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Young US adults increasingly favor socialism after capitalism’s broken promises. But US already has socialism – for the rich

Young US adults increasingly favor socialism after capitalism’s broken promises. But US already has socialism – for the rich
Nearly three-quarters of young Americans are likely to vote for a socialist candidate, a new poll reveals, suggesting capitalism has lost its appeal. But is it really capitalism when government funds all but the working class?

Young Americans view socialism much more favorably than their elders, with 70 percent likely to vote for a socialist, according to a poll released on Monday by the Victims of Communism Memorial Foundation. The survey also found that 50 percent of millennials (aged 23 to 38) have an unfavorable view of capitalism. Only Generation Z (aged 16 to 22) was more anti-capitalist – 51 percent view the economic system negatively.

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While the organization’s name betrays its spin on these statistics, its pearl-clutching takes leaves out the fact that the American system has become more and more socialist over the years, to the point where the only group that does not benefit from socialist policies is the working class. A system in which the government bails out banks, subsidizes Big Oil, and pours billions of dollars into private military contractors free to set their prices as high as they wish may not be socialist in name, but it certainly isn’t how capitalism was imagined.

Americans can't be blamed for resenting a system that has saddled them with crippling debt, from student loans to medical bills to credit cards often maxed out in an effort to juggle the former - but any resemblance to capitalism is coincidental. Americans have socialism for the rich, while ordinary people are taught their failure to thrive in a rigged economy is their fault alone.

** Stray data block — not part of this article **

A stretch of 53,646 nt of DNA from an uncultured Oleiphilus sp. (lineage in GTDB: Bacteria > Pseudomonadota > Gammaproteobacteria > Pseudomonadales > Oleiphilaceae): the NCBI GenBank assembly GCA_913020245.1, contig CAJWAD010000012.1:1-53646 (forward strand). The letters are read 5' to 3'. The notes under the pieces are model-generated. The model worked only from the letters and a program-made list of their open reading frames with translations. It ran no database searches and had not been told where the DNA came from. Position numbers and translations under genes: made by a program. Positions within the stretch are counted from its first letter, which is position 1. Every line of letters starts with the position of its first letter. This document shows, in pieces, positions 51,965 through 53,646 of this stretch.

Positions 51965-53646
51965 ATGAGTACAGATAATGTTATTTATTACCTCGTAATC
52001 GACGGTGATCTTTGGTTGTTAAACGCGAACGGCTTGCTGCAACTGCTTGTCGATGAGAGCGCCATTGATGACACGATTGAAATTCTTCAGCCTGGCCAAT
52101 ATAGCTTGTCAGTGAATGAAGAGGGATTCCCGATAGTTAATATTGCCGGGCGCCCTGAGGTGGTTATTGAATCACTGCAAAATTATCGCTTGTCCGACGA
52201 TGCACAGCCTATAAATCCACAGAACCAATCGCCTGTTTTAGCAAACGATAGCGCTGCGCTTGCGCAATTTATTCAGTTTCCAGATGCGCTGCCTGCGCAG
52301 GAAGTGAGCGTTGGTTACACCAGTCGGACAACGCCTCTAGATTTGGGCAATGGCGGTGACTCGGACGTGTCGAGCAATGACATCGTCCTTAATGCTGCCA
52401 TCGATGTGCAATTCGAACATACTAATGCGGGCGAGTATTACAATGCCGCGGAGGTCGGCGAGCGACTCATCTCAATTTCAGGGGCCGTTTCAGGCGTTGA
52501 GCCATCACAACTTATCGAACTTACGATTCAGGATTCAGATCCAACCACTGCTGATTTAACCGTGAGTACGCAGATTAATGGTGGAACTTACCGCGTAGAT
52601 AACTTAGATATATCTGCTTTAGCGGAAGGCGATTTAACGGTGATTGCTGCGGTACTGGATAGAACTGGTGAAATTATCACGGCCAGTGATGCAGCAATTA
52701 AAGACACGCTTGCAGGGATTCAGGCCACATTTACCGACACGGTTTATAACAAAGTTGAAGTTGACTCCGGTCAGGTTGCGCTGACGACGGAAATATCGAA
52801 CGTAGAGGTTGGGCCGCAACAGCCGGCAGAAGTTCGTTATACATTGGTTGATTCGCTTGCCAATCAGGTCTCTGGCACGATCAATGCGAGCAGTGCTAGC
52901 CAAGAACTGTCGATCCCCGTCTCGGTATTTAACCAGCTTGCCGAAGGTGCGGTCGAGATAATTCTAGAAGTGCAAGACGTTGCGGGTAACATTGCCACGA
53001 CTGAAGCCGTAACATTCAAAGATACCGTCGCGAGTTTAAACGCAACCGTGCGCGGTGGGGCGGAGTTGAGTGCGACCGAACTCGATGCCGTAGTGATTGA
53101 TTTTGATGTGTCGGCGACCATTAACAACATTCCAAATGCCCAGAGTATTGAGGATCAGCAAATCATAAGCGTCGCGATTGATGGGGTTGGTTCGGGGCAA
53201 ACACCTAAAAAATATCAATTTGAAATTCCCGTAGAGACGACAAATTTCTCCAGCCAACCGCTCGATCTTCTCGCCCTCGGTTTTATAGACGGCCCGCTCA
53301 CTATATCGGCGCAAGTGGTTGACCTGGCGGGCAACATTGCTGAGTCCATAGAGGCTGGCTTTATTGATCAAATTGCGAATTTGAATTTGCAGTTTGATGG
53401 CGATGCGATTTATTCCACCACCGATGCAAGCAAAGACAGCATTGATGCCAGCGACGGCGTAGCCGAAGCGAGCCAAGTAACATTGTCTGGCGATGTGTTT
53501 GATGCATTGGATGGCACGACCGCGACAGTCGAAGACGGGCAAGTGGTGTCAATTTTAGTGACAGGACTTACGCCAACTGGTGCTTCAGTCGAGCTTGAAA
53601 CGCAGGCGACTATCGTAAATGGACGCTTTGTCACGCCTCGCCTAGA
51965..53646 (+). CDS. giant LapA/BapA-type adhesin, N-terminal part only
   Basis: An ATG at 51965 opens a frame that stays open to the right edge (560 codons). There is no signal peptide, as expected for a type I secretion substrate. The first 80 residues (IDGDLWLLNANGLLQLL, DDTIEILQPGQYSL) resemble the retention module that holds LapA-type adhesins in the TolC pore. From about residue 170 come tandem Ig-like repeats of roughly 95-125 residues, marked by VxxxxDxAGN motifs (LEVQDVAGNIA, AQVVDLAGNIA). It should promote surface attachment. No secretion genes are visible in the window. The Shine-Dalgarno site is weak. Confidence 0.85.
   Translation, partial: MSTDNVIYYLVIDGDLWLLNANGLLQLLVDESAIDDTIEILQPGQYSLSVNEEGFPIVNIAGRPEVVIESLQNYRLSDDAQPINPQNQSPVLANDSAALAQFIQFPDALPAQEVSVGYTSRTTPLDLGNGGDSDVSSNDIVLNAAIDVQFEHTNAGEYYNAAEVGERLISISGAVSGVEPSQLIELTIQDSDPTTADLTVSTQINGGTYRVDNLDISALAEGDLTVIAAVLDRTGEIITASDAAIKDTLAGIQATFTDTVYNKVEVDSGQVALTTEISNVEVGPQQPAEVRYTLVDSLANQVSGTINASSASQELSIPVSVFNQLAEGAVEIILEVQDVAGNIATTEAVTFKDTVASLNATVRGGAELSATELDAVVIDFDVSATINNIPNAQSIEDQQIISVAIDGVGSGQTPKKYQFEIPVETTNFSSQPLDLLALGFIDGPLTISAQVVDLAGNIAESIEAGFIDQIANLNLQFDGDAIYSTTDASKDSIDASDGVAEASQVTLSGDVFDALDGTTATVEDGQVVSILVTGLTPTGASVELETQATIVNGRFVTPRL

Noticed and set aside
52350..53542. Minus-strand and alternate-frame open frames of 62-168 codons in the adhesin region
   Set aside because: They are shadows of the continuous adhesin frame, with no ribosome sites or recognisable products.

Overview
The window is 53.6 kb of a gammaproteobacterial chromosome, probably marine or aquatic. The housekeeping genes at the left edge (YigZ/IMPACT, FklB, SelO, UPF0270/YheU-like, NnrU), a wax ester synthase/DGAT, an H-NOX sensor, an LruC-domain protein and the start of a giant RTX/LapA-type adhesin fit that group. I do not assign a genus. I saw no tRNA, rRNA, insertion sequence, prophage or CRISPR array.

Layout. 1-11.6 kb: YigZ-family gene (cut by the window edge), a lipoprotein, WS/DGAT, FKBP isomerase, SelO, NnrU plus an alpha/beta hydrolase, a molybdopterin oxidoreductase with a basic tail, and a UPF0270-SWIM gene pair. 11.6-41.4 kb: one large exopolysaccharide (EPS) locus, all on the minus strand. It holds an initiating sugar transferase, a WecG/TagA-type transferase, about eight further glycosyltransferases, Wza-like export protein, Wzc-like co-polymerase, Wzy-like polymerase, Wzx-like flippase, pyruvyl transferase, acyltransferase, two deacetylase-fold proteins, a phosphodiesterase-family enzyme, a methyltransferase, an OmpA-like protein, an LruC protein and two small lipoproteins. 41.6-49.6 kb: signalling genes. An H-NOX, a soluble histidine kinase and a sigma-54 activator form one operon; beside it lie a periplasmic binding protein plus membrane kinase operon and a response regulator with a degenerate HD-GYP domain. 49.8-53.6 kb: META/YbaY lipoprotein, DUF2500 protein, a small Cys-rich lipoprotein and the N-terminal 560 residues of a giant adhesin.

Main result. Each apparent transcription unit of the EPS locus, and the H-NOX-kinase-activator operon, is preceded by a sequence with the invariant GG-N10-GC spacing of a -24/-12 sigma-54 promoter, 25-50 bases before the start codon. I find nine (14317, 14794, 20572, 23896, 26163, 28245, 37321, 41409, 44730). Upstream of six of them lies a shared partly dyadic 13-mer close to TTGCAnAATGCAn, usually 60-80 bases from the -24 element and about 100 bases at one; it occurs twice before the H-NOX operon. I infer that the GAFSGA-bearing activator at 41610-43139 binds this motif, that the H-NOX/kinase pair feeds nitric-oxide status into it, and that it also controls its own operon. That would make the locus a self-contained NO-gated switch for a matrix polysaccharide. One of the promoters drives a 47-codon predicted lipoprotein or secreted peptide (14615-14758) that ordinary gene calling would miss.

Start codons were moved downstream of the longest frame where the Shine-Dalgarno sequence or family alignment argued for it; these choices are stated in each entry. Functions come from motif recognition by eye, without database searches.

The 2017 Trump tax cuts further accelerated a decades-old trend of trickle-up economics, in which the wealth of working people has steadily consolidated in the hands of the .01 percent. The 500 richest families in the US now pay a lower tax rate than the working class – assuming, of course, that they pay taxes at all.

Capitalism’s defenders wax poetic about free markets, but there’s nothing free about a healthcare system in which patients are penalized for not buying in, as Obamacare was initially designed. That system has seen prices skyrocket as insurance companies are free to foist exorbitant premiums on customers who have no choice but to buy. Progressives calling for Medicare for All are merely seeking to extend the socialization of healthcare to the people who are supposed to benefit from it – the patients.

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In the same way, military contractors that corner the market on certain proprietary parts are free to set their prices as high as they wish, and any lawmaker who cries foul on the ever-expanding military budget is slammed as unpatriotic. This model gives Americans hideously expensive yet barely functional “innovations” like the F-35, which costs over a trillion dollars to develop but can’t fly in the rain.

The banking sector was the beneficiary of socialism in 2008, when the government pumped $700 billion in taxpayer dollars directly into banks that had grown fat on so-called “toxic assets,” including bundles of bad mortgages from people who ended up losing their homes to foreclosure. The people didn’t get bailouts that could have kept roofs over their heads – that would be socialism!

Energy companies receive some $20 billion in taxpayer-funded subsidies every year, a 2017 report found. President Trump may boast of the US’ “energy independence,” but the companies that create that energy are thoroughly dependent on Uncle Sam to keep them afloat.

What little social safety net there is in the US benefits only the poorest of the poor, with income caps that exclude most employed people making above minimum wage. As a result, the working class – traditionally, at least in theory, the beneficiaries of socialism – is the only group that doesn’t get to enjoy its fruits in this upside-down system.

Young people are right to be disgusted with what passes for capitalism in the US. Most developed nations have figured out how to combine elements of socialism with a market economy in a way that benefits everyone – it’s time the US catches up to them.

By Helen Buyniski, RT

The statements, views and opinions expressed in this column are solely those of the author and do not necessarily represent those of RT.

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